Chances are, part of your home network involves cat5 or cat5e Ethernet cables. If you're using the wrong kind of cable, it could defeat your Internet connection efforts. Crossover cable should only be used to connect two computers directly. If you're connecting devices with a hub or router, straight-through cables should be used. How can you tell the difference? Sometimes crossover cables are labeled by the manufacturer. If not, it's a bit technical to figure out (it involves checking the pairs of wires at the connectors). If possible, just try a different cable to see if that helps.
The problem might be with the computer you're trying to connect to the Internet. Network configuration troubleshooting depends on operating system, connection type and other factors. If your computer has a network icon, it might displays a red X or other error message if there's a problem. If there's no error message and your connection still won't work, some operating systems have the ability to self-diagnose to determine if there's another issue.
If everything else seems to be working OK, then the problem might be with your ISP. Contact its technical support line and ask. If the ISP isn't suffering an outage (they do, from time to time), technical support representatives might walk you through some of the steps you already went though, and they may even be able to test your connection or reset your modem.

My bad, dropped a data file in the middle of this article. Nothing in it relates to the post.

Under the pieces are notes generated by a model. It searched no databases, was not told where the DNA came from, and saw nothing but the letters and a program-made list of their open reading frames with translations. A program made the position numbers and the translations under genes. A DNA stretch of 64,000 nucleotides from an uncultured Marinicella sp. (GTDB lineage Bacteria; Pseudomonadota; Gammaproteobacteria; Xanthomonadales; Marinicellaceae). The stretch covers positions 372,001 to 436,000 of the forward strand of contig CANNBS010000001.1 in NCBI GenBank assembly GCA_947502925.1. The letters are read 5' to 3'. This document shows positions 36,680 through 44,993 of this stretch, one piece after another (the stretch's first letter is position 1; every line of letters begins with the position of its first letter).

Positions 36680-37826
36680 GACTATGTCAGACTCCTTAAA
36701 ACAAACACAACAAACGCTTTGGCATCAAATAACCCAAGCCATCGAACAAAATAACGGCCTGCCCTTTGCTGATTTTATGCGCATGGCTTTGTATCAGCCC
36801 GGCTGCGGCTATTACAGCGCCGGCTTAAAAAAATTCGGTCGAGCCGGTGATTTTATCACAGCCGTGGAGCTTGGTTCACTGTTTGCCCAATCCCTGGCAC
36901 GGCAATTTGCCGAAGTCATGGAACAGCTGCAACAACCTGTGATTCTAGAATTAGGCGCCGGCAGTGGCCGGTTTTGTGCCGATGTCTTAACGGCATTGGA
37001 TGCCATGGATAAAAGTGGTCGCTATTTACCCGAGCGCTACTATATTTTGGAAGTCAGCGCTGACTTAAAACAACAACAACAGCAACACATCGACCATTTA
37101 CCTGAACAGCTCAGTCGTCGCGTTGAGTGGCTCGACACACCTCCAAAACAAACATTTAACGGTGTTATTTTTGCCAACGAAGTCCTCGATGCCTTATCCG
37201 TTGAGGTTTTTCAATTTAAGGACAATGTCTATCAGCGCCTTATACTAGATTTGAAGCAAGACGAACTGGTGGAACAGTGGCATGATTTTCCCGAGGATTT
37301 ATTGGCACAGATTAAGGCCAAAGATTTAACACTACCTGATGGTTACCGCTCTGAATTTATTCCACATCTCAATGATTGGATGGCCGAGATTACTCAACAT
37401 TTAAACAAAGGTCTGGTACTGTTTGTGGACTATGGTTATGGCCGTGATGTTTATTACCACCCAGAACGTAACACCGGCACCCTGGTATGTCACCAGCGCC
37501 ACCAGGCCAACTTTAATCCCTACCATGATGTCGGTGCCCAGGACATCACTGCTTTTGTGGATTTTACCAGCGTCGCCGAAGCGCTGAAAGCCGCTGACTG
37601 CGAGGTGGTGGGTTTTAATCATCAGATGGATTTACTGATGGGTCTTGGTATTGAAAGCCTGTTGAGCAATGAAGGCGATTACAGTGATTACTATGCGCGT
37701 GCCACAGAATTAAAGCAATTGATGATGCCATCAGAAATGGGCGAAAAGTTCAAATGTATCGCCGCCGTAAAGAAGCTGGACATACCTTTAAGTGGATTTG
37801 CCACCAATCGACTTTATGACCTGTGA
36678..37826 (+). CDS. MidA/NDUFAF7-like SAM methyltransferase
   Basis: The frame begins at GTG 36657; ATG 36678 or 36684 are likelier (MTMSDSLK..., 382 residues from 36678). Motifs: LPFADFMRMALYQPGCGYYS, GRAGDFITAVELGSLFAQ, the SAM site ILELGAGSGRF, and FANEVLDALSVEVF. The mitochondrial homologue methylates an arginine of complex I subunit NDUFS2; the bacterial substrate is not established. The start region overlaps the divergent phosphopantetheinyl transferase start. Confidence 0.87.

For more information on broadband connections and related topics, make a connection to the next page.
- Microsoft. "How to troubleshoot possible causes of Internet connection problems in Windows XP." (April 13, 2009)http://support.microsoft.com/kb/314095
- Microsoft. "Troubleshooting network connection problems." (April 14, 2009) http://www.microsoft.com/windowsxp/using/networking/maintain/troubleshoot.mspx
- AT&T. "Troubleshooting your High Speed Internet connection problems." (April 12, 2009)http://helpme.att.net/viewlets/dsl/connectivity/index.shtml
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